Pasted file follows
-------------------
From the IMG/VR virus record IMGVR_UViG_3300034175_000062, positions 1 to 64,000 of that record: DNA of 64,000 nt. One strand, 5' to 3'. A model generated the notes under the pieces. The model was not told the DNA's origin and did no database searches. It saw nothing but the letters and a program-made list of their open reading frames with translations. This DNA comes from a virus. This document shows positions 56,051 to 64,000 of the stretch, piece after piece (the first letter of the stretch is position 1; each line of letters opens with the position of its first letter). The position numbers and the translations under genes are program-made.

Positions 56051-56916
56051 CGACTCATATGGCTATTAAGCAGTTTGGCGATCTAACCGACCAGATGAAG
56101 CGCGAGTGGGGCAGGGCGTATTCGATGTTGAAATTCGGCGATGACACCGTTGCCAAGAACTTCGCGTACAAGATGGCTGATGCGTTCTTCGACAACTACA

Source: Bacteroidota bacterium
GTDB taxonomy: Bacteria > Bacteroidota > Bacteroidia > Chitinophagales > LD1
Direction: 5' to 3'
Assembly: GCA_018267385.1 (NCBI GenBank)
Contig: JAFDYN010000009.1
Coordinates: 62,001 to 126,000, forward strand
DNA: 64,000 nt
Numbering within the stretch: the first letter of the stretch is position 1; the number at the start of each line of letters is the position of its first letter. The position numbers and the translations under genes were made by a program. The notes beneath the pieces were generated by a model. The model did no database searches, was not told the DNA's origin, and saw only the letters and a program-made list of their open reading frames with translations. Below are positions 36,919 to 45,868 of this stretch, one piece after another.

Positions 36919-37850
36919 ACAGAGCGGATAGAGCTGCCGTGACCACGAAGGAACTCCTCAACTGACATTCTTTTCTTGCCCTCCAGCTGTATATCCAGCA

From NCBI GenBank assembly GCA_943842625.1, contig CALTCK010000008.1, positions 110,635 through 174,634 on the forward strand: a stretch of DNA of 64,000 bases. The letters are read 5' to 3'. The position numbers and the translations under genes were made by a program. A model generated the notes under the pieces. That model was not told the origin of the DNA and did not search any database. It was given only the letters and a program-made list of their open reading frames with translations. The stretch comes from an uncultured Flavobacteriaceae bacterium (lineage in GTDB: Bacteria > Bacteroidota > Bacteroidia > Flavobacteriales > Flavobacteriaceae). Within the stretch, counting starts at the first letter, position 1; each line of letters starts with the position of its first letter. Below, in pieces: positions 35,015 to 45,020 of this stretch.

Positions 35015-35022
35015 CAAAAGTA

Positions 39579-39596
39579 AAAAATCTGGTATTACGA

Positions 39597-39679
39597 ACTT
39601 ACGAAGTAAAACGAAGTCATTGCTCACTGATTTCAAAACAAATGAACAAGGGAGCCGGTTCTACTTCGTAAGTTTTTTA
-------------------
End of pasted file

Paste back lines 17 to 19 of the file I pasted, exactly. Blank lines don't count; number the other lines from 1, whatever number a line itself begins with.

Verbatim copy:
35015 CAAAAGTA

Positions 39579-39596
39579 AAAAATCTGGTATTACGA